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Riza Pereira, MBA is a community health worker at the Bowdoin Street Health Center in Dorchester. Originally from Cape Verde, Ms. Pereira grew up in Cape Verde and Portugal before moving to Brockton, Massachusetts at age eighteen. She worked in various roles at Brockton Neighborhood Health Center, including as an interpreter and in medical records and registration, before moving to the Planned Parenthood League of Massachusetts and then to Bowdoin Street Health Center in 2006. Ms. Pereira was promoted to her current position of community health worker in July 2013. In January 2014, she was recognized by Beth Israel Deaconess Medical Center with the Martin Luther King, Jr. YMCA Black Achievers Award for her accomplishments in this role. Ms. Pereira is fluent in Cape Verdean Creole, Portuguese, Spanish and English. A Brockton resident, she holds an MBA from Eastern Nazarene College in Quincy and is the proud parent of a young son.

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Tayla Salant

Talya Salant, MD, PhD is an internal medicine/primary care physician whose clinical experience while completing the Kraft Fellowship in Community Health Leadership was at Bowdoin Street Health Center. She received her undergraduate degree in biochemistry from Harvard University and her medical degree from the Pritzker School of Medicine at the University of Chicago, where she also earned a PhD from the Committee on the History of Culture. She completed her residency in internal medicine at Brigham and Women's Hospital, Division of General Medicine Primary Care Program. For her Kraft Center project, Dr. Salant conducted a pilot study with high risk diabetic patients to assess the feasibility and efficacy of integrating a community health worker in Bowdoin Street's patient centered medical home.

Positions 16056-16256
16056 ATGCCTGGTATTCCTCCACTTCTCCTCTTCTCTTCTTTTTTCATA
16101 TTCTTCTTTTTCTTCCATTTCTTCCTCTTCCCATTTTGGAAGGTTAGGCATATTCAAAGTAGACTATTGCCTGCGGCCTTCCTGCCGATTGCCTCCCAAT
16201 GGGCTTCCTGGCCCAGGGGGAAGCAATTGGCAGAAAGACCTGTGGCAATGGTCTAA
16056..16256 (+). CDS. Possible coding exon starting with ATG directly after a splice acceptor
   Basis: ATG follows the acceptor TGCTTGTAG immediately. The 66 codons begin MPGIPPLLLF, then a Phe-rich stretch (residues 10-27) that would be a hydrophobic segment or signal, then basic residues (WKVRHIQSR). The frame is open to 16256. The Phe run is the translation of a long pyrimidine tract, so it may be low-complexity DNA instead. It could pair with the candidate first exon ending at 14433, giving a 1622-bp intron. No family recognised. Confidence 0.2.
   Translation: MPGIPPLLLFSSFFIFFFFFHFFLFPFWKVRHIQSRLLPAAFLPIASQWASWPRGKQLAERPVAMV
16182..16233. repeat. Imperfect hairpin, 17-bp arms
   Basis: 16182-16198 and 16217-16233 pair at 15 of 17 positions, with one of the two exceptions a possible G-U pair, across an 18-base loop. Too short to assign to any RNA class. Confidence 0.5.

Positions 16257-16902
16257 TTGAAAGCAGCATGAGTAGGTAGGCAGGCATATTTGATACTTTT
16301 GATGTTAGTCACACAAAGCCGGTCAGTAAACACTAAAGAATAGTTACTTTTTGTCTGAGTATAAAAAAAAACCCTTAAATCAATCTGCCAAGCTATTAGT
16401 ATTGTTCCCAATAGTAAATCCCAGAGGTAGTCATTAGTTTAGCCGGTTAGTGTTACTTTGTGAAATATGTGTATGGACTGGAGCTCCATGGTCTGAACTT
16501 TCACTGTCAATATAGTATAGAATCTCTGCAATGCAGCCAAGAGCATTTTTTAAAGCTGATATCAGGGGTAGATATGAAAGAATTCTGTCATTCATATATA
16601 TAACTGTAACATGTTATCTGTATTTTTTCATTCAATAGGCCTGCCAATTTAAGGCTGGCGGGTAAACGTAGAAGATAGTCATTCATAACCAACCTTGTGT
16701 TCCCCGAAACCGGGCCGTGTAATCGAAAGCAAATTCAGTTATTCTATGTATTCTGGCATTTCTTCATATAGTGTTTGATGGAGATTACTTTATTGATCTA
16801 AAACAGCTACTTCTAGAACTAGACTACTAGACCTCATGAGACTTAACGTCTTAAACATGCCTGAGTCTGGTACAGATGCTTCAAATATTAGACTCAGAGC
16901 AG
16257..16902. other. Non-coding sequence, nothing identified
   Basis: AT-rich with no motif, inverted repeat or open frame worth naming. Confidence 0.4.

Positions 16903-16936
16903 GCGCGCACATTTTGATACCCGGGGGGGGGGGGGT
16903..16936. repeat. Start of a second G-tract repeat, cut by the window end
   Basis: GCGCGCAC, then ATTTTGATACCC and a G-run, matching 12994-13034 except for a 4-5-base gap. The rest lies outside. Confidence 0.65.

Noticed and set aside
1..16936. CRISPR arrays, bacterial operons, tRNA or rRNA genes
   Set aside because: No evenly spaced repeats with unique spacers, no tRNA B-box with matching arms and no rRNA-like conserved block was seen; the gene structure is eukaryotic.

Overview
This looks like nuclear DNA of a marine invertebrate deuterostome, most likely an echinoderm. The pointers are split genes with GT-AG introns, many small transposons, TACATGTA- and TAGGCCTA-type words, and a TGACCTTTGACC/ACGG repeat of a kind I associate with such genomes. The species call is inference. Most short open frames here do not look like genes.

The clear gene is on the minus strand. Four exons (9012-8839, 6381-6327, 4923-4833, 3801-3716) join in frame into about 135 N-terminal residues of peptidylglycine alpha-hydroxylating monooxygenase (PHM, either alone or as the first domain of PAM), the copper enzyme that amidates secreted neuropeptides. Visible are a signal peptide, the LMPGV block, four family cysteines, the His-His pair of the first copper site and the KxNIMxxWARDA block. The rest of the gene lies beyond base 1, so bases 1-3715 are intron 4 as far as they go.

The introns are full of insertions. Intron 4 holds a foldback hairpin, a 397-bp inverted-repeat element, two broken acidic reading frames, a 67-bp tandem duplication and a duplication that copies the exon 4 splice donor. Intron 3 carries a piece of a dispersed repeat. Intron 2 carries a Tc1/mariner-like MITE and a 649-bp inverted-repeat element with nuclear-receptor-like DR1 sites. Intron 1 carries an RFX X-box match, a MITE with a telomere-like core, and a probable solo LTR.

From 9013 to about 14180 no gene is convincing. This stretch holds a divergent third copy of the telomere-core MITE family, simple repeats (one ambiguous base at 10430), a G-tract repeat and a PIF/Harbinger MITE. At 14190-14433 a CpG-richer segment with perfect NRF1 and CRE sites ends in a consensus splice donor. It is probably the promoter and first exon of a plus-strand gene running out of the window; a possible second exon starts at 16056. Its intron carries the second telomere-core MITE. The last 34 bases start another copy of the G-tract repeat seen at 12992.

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Nicholas Urbanczyk

Nicholas Urbanczyk, DO practices family medicine at Lynn Community Health Center. He received his undergraduate degree from University of Michigan where he majored in Biologic Sciences with a minor in Psychology, and his Doctor of Osteopathic Medicine degree from Michigan State University College of Osteopathic Medicine. He completed a family medicine residency at St. John Providence Hospital in Southfield, Michigan. For his Kraft Practitioner Program project, Dr. Urbanczyk focused on care redesign for patients with uncontrolled type 2 diabetes, implementing and evaluating group medical visits.